What do you bring back home from holiday? I am this kind of person that always goes to local supermarkets. I love shopping for groceries in new places. Discovering all the spices, condiments, comparing mayos. Now, in Austria we have Mozart Kugel. There is an abundance of other things, but these little chocolate balls filled with pistachio marzipan and nougat seem to be an absolute must for each and every person that comes to visit. Okay, my dad prefers Debreziner. I guess it runs in the family.
Mozart kugel, Mozart bonbon or Mozart balls if we want to stick to English were first made in Austria in 1890 by a confectioner Paul Fürst. He wanted to pay his respects to Wolfgang Mozart who also came from Salzburg. Unfortunately Mr Fürst must have been so high on chocolate that he forgot to register the trademark. In effect cafes and chocolatiers all around Austria were serving their own versions.
Typically for Austria, conflict about who has the right to call dibs on Mozart Kugel name dragged and dragged over the years. In the end Cafe Konditorei Fürst uses the trademark “Original Salzburger Mozartkugel” and their Mozart Balls are still made by hand which is to guarantee a perfect perfectly roundness. Mirabell for example are machine made.
What is a Mozartbonbon?
You start with forming a small bowl out of pistachio marzipan. This is covered with nougat. The ball is then put on a wooden stick and covered with dark chocolate by pouring the chocolate on the ball. After this bath the ball is left to cool and harden.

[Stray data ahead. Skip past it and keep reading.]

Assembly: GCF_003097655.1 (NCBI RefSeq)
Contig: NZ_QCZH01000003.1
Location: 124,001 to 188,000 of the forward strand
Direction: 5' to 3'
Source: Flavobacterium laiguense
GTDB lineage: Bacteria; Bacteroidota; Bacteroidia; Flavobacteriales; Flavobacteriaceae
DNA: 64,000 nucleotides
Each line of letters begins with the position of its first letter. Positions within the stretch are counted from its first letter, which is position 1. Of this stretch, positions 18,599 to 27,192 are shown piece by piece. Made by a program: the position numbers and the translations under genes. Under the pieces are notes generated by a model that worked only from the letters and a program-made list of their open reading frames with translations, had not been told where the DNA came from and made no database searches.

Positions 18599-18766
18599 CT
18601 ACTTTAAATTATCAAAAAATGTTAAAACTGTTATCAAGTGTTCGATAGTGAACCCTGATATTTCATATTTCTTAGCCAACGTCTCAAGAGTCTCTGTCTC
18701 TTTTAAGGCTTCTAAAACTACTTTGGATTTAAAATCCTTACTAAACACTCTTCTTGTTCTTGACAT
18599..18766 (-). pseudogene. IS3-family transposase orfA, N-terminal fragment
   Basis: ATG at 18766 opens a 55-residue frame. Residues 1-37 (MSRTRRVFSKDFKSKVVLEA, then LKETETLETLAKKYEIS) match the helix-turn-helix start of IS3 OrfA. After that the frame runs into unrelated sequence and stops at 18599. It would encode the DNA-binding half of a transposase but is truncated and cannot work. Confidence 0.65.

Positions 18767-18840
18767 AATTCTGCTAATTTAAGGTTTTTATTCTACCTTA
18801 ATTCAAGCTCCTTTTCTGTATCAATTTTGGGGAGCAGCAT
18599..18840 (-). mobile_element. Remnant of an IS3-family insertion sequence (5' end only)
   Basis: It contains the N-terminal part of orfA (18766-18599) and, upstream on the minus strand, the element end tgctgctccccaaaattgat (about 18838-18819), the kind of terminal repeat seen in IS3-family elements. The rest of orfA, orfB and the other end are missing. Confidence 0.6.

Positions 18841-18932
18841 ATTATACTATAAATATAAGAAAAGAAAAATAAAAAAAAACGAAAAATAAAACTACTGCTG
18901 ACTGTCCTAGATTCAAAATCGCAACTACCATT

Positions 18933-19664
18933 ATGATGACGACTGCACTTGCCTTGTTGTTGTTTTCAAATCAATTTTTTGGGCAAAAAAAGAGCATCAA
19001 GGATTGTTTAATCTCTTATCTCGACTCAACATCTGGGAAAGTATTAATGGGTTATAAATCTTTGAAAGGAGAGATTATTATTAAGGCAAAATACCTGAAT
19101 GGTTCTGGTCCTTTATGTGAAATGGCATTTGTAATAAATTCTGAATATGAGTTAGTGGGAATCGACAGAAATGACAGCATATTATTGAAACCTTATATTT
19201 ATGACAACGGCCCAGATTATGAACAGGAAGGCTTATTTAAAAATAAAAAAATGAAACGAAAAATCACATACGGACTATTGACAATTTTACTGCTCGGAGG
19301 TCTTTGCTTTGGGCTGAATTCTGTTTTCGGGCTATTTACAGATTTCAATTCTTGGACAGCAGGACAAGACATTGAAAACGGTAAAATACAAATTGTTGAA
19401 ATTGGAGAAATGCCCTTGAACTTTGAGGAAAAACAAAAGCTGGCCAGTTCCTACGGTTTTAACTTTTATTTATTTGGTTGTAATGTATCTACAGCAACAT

Even the biggest box of Mozart balls comes to an end at certain point. If you feel like recreating the experience while still claiming it is a breakfast thing, you are going to be pleased with this recipe. This time typical Austrian thing marries an Englishman – a good old scone. Funny thing – scones were actually chosen to represent Ireland for Cafe Europe during Austrian Presidency of the European Union in 2006. United Kingdom chose shortbread if you‘re curious.
Another great thing – the shorter it takes from start to oven, the better. Butter can or rather should stay cold, ingredients do not have to be perfectly combined. Once you get a hang of it it takes 15 minutes to make. Then you can grab a shower while it is in the oven and when you are all fresh your scone loaf is ready.
The original recipe comes from Molly Yeh whom I adore dearly. Slight modifications are all mine.
- 120 grams marzipan, cut into small dice
- 1 tablespoon powdered sugar
- 75 grams dark chocolate chips
- 30 grams pistachios, chopped roughly
- 250 grams flour
- 1 tablespoon baking powder
- 1/2 teaspoon salt
- 2 tablespoons plus 1 teaspoon sugar
- 170 grams cold butter, cut into small cubes
- 2 large eggs
- 1/2 cup buttermilk
- 2-3 drops of bitter almond aroma
- Heat oven to 200°C. Line your loaf pan with parchment paper. Leave out wings that will hang over the edges, preferably on the long sides.
- In a large bowl, toss marzipan with powdered sugar to coat. Add the chocolate chips, pistachios and set aside.
- If you have a food processor combine the flour, baking powder, salt, and 2 tablespoons of the sugar. Add the butter cubes and mix until the butter is the size of peas. Add to the bowl with the marzipan. If you don‘t have a food processor this is still completely fine. Just cut butter in quickly with a knife and then your hands. Be swift so the dough does not get too warm. Set aside.
- In a small bowl, whisk the eggs with buttermilk and aroma. Add to the dry ingredients. Use a wooden spoon or spatula to stir until just combined. You do not want to over-mix.
- Transfer the mixture into the prepared loaf pan and spread out evenly. Sprinkle the top with 1 tablespoon sugar. Transfer to the oven and bake until deep golden brown on top and firm when you poke it with your finger. Begin checking after 40 minutes.
- Definitely allow to cool down before cutting. It might seem a bit too moist but it will set nicely when completely cool.